Funds will benefit organisations supporting art, education and children in Singapore
Mr Wee Ee Cheong, Deputy Chairman and Chief Executive Officer, UOB, (right) presenting his bamboo art piece to auction winner Mr Kelvin Lim from LHN Limited (left)
The COVID-19 pandemic did not stop UOB’s annual Lunar New Year tradition of uniting with customers to raise funds for charities. From a series of bamboo art workshops organised in accordance with safe management measures to an e-hongbao donation drive, more than $1.2 million was raised for multiple charities this festive season.
In a strong show of support for UOB’s annual Lunar New Year fundraiser, the Bank’s Commercial Banking clients charged ahead with their donations, contributing to the bulk of the amount raised. This included a bid for a bamboo art piece by Mr Wee Ee Cheong, Deputy Chairman and Chief Executive Officer, UOB, which went to Mr Kelvin Lim from LHN Limited at a bid of $100,888.
The bamboo art piece was handcrafted during a series of fundraising workshops held by UOB for its Commercial Banking clients1. The use of bamboo, which is known for its resilience and versatility, signifies the strength and adaptability of local communities as they face and overcome COVID-19 challenges together.
Mr Wee said, “The Lunar New Year is traditionally a time where we honour our family, friends and close connections by gathering in celebration of the festival. This year, amid the pandemic, we also reflect upon how the lives of those among us, especially the vulnerable, have been impacted. Even though coming together physically under current circumstances was not possible, we wanted to carry on the UOB Lunar New Year tradition of giving back to the community. We are heartened by the strong support and generous giving from our customers, be they businesses or individuals, despite the uncertainties brought about by the pandemic.”
Mr Kelvin Lim, Executive Chairman and Group Managing Director of LHN Limited, said, “Every year, we look forward to participating in UOB’s festive fundraiser as we not only get to celebrate the Lunar New Year but also do our part in supporting those who are in need. Although we are unable to gather as we did in past years, it is important to continue sharing the festive joy, especially in these challenging times. We are thankful to UOB for organising such a meaningful event and providing us the opportunity to give back to the community.”
Another component of this year’s fundraising campaign was UOB’s e-hongbao charity donation drive coinciding with the first 15 days of the Lunar New Year (12 to 26 February). The charity drive is part of UOB’s ongoing ‘PayNow for a Cause’ campaign, now in its fourth year. UOB was the first bank to enable customers to donate to charity using PayNow when it launched ‘PayNow for a Cause’ in 2017.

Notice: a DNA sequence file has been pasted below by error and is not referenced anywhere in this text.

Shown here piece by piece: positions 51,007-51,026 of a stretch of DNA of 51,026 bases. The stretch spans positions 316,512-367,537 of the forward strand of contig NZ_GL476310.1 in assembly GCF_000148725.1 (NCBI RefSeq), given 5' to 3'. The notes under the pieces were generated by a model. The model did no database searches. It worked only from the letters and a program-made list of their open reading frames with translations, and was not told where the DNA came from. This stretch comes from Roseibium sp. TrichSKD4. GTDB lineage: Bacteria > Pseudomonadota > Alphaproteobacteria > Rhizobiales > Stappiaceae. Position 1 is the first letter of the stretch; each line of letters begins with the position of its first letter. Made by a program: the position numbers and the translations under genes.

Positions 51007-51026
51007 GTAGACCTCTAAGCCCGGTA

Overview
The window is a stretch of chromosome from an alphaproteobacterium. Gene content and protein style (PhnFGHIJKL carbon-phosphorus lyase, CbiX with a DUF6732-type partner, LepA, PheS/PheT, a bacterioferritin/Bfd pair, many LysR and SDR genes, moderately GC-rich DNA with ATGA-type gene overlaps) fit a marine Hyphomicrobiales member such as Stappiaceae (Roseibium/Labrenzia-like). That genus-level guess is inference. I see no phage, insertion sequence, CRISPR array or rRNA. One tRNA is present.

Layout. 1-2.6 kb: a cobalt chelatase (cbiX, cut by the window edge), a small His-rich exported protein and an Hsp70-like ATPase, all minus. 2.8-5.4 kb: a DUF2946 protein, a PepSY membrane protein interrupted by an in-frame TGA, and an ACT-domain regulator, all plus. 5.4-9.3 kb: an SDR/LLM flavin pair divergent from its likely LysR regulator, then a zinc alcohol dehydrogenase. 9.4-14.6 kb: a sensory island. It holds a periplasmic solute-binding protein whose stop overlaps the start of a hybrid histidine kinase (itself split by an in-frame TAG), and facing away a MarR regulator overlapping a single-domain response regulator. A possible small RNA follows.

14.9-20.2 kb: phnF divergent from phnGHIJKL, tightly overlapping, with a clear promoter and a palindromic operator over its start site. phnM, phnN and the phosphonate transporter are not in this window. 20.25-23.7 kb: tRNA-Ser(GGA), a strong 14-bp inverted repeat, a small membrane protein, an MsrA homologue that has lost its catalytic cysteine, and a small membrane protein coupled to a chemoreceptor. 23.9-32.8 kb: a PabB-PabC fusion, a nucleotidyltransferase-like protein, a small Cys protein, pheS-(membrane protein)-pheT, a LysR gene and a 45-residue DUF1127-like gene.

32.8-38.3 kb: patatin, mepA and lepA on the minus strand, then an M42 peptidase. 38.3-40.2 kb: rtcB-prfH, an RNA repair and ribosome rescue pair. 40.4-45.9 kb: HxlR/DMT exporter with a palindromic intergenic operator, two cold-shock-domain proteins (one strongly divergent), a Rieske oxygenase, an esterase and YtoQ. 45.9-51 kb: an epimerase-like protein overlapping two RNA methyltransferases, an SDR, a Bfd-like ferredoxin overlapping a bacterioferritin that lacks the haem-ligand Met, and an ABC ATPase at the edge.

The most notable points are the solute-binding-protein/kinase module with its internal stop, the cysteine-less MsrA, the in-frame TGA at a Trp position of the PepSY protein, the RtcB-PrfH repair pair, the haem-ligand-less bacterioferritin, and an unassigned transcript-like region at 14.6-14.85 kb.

The total funds raised will go to four organisations supporting art, children and education, namely the The Business Times Budding Artists Fund2, The Straits Times School Pocket Money Fund3, the UOB-Singapore Management University Asian Enterprise Institute4 and SPD5.
Mr Abhimanyau Pal, Chief Executive Officer, SPD, said, “Caring for children with developmental needs is a long-term responsibility that requires the ongoing support from the community including individuals, caregivers and the society at large. In these extraordinary times amid the COVID-19 pandemic, we are grateful that organisations such as UOB, as well as its customers, are coming together to uplift those in need. With the donations from UOB’s Lunar New Year fundraising campaign, we will be able to take further our programmes that aid the development and learning of children with developmental needs and maximise their potential for a brighter future.”
1 Please refer to this news release for more information about UOB’s auction of the bamboo art piece and bamboo art workshops: https://www.uobgroup.com/web-resources/uobgroup/pdf/newsroom/2021/UOB-Commercial-Banking-bamboo-art-LNY.pdf
2 The Business Times Budding Artists Fund (BT BAF) originated from a conviction that no child with the strong interest and potential in the arts should be denied the opportunity to develop his or her talents due to a lack of financial resources. BT BAF aims to level the playing field and reaches out to children and youths from financially disadvantaged backgrounds, ages six to 19,providing opportunities and access to the arts.
3 The Straits Times School Pocket Money Fund was started in 2000 as a community project initiated by The Straits Times to provide pocket money to children from low-income families to help them through school. The children can use this money for school-related expenses, such as buying a meal during recess, paying for transport or using it to meet other schooling needs. The financial help also eases the burden of the many parents who are already struggling to feed their families on their meagre incomes.
4 The UOB-SMU Asian Enterprise Institute (AEI), established by UOB and Singapore Management University, facilitates the exchange of knowledge and resources in order to support the growth and development of local enterprises and students of the University. https://usaei.smu.edu.sg/
5 Formerly known as the Society for the Physically Disabled.